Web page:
Random canaries are another species. These values can be decided upon at either compile or runtime. If the compiler chooses a random value, each function might have a different canary value. The check code, during function epilogue, is easy to create, because the compiler is inserting the value during compilation, much like the static canary, except that the value changes for each function and/or for each compilation of the program. Runtime random canaries are more tricky to implement. The value set at prologue must somehow be used to compare the canary against during epilogue. There are a variety of ways to accomplish this, such as storing the random data somewhere that both the prologue and epilogue easily can re-create.

XOR canaries are used to encode data (possibly random) against another piece of data, such as the return address. These canaries can protect the return address directly, and if the return address and the XOR'd canary value differ, a corruption has been detected.

Stack Protector: the GCC Species of Canary

A good example of a stack canary that is common and out in the wild is that which GCC provides, the Stack Protector. This GCC feature can build canaries and their corresponding validity check into programs via the command-line argument -fstack-protector. This argument guards only certain functions, and if -Wstack-protector also is passed as an argument to GCC, those functions not guarded will be noted by a compiler warning. To enable the Stack Protector on all functions, the argument -fstack-protector-all can be passed. The concept of this feature is pretty simple. Upon function prologue, a value is placed on the stack, and upon prologue epilogue, just before the return point, the canary value is checked to see if it has been corrupted/changed. So, let's peek at what this little sacrificial beast looks like. The following is the stack frame (as GDB output) for the “foo” function when compiled with GCC as:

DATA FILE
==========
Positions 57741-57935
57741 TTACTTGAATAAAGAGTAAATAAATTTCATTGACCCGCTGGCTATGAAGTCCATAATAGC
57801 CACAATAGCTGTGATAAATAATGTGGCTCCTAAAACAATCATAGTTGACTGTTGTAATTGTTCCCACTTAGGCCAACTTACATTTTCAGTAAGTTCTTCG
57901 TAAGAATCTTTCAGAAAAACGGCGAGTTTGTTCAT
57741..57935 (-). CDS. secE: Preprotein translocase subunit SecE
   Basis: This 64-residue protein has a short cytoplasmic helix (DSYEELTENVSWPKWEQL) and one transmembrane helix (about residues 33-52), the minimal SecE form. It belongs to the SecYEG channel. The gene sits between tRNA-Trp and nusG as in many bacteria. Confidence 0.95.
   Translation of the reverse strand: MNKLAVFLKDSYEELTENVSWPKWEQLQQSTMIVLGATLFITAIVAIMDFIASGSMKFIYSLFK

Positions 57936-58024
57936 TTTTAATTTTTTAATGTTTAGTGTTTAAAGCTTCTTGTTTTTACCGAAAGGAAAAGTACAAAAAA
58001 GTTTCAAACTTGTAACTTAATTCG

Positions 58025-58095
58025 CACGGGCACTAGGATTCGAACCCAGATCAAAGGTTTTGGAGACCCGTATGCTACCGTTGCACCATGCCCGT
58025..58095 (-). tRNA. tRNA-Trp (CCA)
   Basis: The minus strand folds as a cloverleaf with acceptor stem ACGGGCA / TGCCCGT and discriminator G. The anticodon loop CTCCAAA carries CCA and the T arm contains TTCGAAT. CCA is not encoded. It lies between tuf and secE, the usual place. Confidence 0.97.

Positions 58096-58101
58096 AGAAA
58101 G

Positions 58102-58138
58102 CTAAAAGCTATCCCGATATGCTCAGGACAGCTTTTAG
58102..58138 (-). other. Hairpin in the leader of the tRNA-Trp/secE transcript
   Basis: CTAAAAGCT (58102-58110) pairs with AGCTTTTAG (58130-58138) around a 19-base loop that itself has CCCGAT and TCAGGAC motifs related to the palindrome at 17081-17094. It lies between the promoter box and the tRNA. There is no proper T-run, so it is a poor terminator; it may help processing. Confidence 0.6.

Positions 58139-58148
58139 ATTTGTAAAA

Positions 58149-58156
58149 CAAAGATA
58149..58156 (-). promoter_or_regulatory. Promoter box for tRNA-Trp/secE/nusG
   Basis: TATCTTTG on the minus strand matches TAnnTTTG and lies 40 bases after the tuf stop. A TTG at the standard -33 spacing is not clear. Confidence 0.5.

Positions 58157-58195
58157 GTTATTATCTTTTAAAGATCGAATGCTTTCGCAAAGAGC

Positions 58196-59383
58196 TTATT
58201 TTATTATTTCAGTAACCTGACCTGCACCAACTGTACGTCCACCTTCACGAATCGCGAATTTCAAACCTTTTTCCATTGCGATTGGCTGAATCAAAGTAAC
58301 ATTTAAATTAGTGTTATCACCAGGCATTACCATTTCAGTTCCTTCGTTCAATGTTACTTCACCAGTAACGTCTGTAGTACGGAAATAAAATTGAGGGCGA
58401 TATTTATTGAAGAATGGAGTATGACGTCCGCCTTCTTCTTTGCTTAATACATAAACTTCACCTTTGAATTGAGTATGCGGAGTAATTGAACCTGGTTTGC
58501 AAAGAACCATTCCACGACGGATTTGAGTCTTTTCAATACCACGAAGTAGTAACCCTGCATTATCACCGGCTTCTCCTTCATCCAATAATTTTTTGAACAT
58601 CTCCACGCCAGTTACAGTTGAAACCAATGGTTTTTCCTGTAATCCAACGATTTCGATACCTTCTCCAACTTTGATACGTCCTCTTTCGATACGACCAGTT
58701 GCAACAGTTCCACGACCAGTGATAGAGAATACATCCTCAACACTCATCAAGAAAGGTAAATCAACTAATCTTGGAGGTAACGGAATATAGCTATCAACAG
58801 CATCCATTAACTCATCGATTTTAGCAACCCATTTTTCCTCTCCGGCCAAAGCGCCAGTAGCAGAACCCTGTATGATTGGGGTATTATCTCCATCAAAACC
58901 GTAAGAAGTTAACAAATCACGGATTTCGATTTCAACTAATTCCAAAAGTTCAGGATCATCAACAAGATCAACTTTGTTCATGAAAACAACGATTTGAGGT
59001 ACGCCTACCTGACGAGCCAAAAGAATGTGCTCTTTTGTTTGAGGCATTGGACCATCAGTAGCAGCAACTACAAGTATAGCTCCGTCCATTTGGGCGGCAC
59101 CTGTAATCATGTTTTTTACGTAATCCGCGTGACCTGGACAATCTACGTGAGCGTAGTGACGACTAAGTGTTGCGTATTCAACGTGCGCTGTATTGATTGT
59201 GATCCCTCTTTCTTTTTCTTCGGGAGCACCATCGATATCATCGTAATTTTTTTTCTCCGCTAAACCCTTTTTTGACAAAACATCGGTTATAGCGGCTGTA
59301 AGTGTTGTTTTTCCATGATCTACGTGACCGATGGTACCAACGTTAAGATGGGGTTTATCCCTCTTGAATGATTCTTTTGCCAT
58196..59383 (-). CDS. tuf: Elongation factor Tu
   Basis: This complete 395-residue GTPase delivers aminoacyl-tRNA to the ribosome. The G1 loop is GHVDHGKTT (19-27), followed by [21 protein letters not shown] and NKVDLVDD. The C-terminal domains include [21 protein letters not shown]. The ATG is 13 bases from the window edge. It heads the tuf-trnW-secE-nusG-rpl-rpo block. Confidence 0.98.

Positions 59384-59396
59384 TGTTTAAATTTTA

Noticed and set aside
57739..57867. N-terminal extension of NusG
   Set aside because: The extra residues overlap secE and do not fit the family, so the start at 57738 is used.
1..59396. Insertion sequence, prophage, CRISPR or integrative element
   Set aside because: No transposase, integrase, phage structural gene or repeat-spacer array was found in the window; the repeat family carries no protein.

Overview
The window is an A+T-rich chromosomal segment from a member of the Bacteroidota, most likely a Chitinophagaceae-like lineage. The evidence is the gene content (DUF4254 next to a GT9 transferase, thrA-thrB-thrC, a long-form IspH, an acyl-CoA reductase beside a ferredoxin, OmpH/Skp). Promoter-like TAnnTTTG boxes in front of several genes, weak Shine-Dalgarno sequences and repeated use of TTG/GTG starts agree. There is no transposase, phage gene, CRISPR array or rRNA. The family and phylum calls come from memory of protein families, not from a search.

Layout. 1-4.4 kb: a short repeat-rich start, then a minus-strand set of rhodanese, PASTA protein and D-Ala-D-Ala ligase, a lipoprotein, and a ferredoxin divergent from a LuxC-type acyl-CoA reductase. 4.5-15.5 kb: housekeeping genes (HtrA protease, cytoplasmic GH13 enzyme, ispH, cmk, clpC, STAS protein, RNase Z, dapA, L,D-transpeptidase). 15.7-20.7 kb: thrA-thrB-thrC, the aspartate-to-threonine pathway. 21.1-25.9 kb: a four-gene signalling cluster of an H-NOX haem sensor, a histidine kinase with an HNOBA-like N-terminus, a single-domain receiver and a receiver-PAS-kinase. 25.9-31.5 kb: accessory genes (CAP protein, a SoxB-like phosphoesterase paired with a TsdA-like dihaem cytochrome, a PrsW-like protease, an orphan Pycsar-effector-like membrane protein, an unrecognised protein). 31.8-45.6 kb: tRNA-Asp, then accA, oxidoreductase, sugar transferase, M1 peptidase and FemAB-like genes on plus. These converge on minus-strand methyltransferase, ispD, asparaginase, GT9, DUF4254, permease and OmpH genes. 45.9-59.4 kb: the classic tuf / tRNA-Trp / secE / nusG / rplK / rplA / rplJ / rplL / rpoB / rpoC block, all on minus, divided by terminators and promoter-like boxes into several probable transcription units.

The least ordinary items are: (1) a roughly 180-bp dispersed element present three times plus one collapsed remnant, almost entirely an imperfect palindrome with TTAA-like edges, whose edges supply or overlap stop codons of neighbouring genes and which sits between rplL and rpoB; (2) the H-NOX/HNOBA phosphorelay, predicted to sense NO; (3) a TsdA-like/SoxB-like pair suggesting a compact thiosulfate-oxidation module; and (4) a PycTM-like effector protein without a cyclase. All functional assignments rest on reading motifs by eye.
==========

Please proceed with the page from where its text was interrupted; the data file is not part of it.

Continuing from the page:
'gcc -g3 test.c -fstack-protector-all'
0x0000000000400514 <+0>:  push   %rbp
0x0000000000400515 <+1>:  mov    %rsp,%rbp
0x0000000000400518 <+4>:  sub    $0x20,%rsp
0x000000000040051c <+8>:  mov    %edi,-0x14(%rbp)
0x000000000040051f <+11>: mov    %esi,-0x18(%rbp)
0x0000000000400522 <+14>: mov    %fs:0x28,%rax
0x000000000040052b <+23>: mov    %rax,-0x8(%rbp)
0x000000000040052f <+27>: xor    %eax,%eax

Upon function prologue, the stack frame is set up as normal; however, the stack is increased by 0x20 (32bytes) instead of 24. This is enough stack space to hold four one-word values (the local versions of x, y, z and a stack canary). Of course, the neat thing about canaries is how the value is chosen. What does the GCC species of canary look like? Well, this critter is generated at offset +14 and +23 in the function. The word of data located at 0x28 (byte 40) from the start of the fs (an extra segment) of memory is snagged and copied into the rax register. The FS segment is an additional x86 register used for XXXX. This canary value is stored 8 bytes from the base of the stack and will be verified that it has not been changed just before the function returns.

Before control is returned to the caller and the stack frame popped, the additional code injected by GCC for stack protection, the actual safety canary mechanism, must be executed to check for any stack corruption. The assembly dump for the case above in the epilogue of foo looks like this:

0x0000000000400589 <+58>: mov    -0x8(%rbp),%rdx
0x000000000040058d <+62>: xor    %fs:0x28,%rdx
0x0000000000400596 <+71>: je     0x40059d <foo+78>
0x0000000000400598 <+73>: callq  0x400410 <__stack_chk_fail@plt>
0x000000000040059d <+78>: leaveq 
0x000000000040059e <+79>: retq